What happens if the lender should sell a repo to an insider but calculates the deficiency balance based on the low sweetheart price instead of the full retail price? The answer lies in UCC S9-625(c)(1) & (2), and is not pretty, especially in consumer loans. The penalty for such an action is the actual loss suffered by the debtor plus “an amount not less than the credit service charge plus 10% of the principal amount of the obligation [emphasis added].” This add-on equates to the sum of all the interest that was to be paid during the life of the loan, plus 10% of the amount borrowed. Practically speaking, the cost to an offending lender grows even larger, as the borrower’s liability for the deficiency balance also usually disappears in any later litigation, along with the lender’s entire profit and, at a minimum, its own legal fees.
In addition to being aware of the significant financial exposure for failing to comply with the Rapson Rule, collection managers should also take note that they now have the perfect tool to deal with The Boss’s suggested sweetheart sale price. No longer is it necessary to say “No” to Bosses, Board members, or co-workers wanting an “insiders’ price”. Explaining to the bargain-hunting insider (and to management) that the debtor’s account must still be credited with the unquestionable full retail amount, will generally dissuade even the most determined bargain-hunter. Now the Boss is faced with a choice: explain to an auditor why the debtor account was credited with an amount greater than the amount of the check he wrote, pay full retail, or walk away.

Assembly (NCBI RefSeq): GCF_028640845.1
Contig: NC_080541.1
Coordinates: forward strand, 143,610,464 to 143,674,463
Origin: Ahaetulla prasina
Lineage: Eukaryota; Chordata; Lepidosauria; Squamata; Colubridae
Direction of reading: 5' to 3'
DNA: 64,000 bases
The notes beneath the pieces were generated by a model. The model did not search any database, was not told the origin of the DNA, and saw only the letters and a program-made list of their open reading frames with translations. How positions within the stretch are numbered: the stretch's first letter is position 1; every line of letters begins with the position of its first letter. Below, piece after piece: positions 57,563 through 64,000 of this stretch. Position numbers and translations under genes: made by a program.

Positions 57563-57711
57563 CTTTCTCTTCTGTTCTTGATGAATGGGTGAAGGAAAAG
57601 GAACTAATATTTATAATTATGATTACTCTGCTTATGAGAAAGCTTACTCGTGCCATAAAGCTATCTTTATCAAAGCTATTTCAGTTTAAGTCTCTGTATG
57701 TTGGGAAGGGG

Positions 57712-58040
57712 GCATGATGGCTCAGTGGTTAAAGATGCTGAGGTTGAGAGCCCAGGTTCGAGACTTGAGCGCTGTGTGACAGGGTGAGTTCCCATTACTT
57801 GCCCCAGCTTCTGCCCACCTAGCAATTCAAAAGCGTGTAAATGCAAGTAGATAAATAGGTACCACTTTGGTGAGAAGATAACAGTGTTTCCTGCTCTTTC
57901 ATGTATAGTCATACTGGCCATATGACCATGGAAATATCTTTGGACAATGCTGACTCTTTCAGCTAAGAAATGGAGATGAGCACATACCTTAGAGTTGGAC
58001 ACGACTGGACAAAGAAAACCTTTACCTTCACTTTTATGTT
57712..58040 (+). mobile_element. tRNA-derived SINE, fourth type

Specifically, the Rapson Rule is triggered “when the amount of proceeds of disposition is significantly below the range of proceeds that a complying disposition to a person other than the secured party, a person related to the secured party, or a secondary obligor would have brought” (UCC S9-615(f)(2).) While a lender might find solace in demonstrating the sweetheart price it took was within “the range of proceeds” it could have gotten from an arm’s length sale to an outsider, continuing to do business in ways recognized to attract scrutiny from the hostile eyes of disappointed debtors and skeptical juries seems short-sighted at best. Remember – lenders’ lawyers rarely work for free, and the legal costs of a successful defense in a Rapson Rule case can easily equal or exceed the potential statutory damages.
The most complete remedy is really quite simple: a written policy of no resale to “insiders,” unless at full retail price. Without the financial incentive, interest in purchasing a repossessed item will likely disappear, along with exposure to litigation and related legal costs. After all, the only thing worse than paying full price is paying lawyers to fix the problem.